2 Corinthians 1:8 We do not want you to be uninformed, brothers and sisters, about the troubles we experienced in the province of Asia. We were under great pressure, far beyond our ability to endure…
A friend hears you’re competing in marathons and decides that they’re going to do one. You share all your stories of the comradery of your training group, the excitement of thousands of racers at the start line, and the elation of crossing the finish line. They’ve never really been a runner and don’t do much physical activity, but it all sounds like fun. They are lucky and get a last-minute opening, days before the race. They buy some brand-new running shoes, a racing singlet and shorts. On the day of the race they line up at the start with the throngs of people and they take it all in. “Wow, this is absolutely amazing!”. The gun goes off and they are sucked along with the throngs of runners and for one mile your friend feels like they are floating on air and running at a pace they never knew they could run. In fact, they say to themselves: “this is amazingly easy”. But somewhere during the next mile things become more uncomfortable and by mile 2 the enjoyment is gone. By the third mile, it is nothing but suffering and when they see the four-mile marker, and realize they have 22 more miles to go, they collapse at the side of the road. Emergency personnel care for them and drive them to the end of the race. A few hours later when you finish the race, you find them in the medical tent. They exclaim: “that sucked; why didn’t you tell me about the suffering?”
Who wouldn’t tell their friend about the suffering? Who wouldn’t tell them about the hundreds of miles you had to train for that one day, the hill climbing workouts where you were bent over a garbage can puking, or the weekend 20-mile distance runs where you baked in the sun? And of the race itself, who wouldn’t tell them about “the wall”, the place in the race that most marathoners hit late in the event where your mind tells you to stop but you need to defeat it by continuing through the suffering? Yes, the reward at the finish line is something almost indescribable, but it comes at a price – a price of suffering.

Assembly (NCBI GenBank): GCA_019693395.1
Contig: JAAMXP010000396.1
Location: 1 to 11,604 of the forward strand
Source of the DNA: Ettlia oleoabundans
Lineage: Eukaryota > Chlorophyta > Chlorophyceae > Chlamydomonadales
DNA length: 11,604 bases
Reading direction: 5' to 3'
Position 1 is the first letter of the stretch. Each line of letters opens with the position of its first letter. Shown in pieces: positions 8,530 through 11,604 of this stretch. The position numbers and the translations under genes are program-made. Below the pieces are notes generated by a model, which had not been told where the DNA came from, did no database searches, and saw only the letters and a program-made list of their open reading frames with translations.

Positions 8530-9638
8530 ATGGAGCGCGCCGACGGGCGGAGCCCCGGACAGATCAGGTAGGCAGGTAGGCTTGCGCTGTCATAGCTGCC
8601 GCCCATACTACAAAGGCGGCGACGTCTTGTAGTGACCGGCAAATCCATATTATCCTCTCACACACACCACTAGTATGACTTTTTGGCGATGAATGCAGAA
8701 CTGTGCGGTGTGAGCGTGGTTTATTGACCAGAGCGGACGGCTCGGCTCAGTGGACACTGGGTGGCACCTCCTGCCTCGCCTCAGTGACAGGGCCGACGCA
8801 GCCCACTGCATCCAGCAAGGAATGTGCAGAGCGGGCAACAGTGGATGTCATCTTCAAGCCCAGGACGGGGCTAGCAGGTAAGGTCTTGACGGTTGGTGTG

Likewise, what genuine Christian teacher would teach about all the glory of walking with the Lord without teaching of the suffering? Certainly not the original Christian teachers.
3 Praise be to the God and Father of our Lord Jesus Christ, the Father of compassion and the God of all comfort, 4 who comforts us in all our troubles, so that we can comfort those in any trouble with the comfort we ourselves receive from God. 5 For just as we share abundantly in the sufferings of Christ, so also our comfort abounds through Christ. 6 If we are distressed, it is for your comfort and salvation; if we are comforted, it is for your comfort, which produces in you patient endurance of the same sufferings we suffer. 7 And our hope for you is firm, because we know that just as you share in our sufferings, so also you share in our comfort. 8 We do not want you to be uninformed, brothers and sisters, about the troubles we experienced in the province of Asia. We were under great pressure, far beyond our ability to endure, so that we despaired of life itself. 9 Indeed, we felt we had received the sentence of death. But this happened that we might not rely on ourselves but on God, who raises the dead. (2 Corinthians 1:3-9)
The above is what true “Christian teachers” will share with you as a believer. “in this world you will have trouble” (John 16:33), and as Paul said above, sometimes the suffering and the pressure will be “far beyond [your] ability to endure” (vs. 8). And why does God allow this? “that we might not rely on ourselves but on God” (vs. 9). He will comfort “us in all our troubles, so that we can comfort those in any trouble with the comfort we ourselves receive from God” (vs. 4). As a Christian, don’t be surprised by the “fiery ordeal” that you face (1 Peter 4:12). Be ready for it, train for it, and don’t “rely on [yourself], but on God”!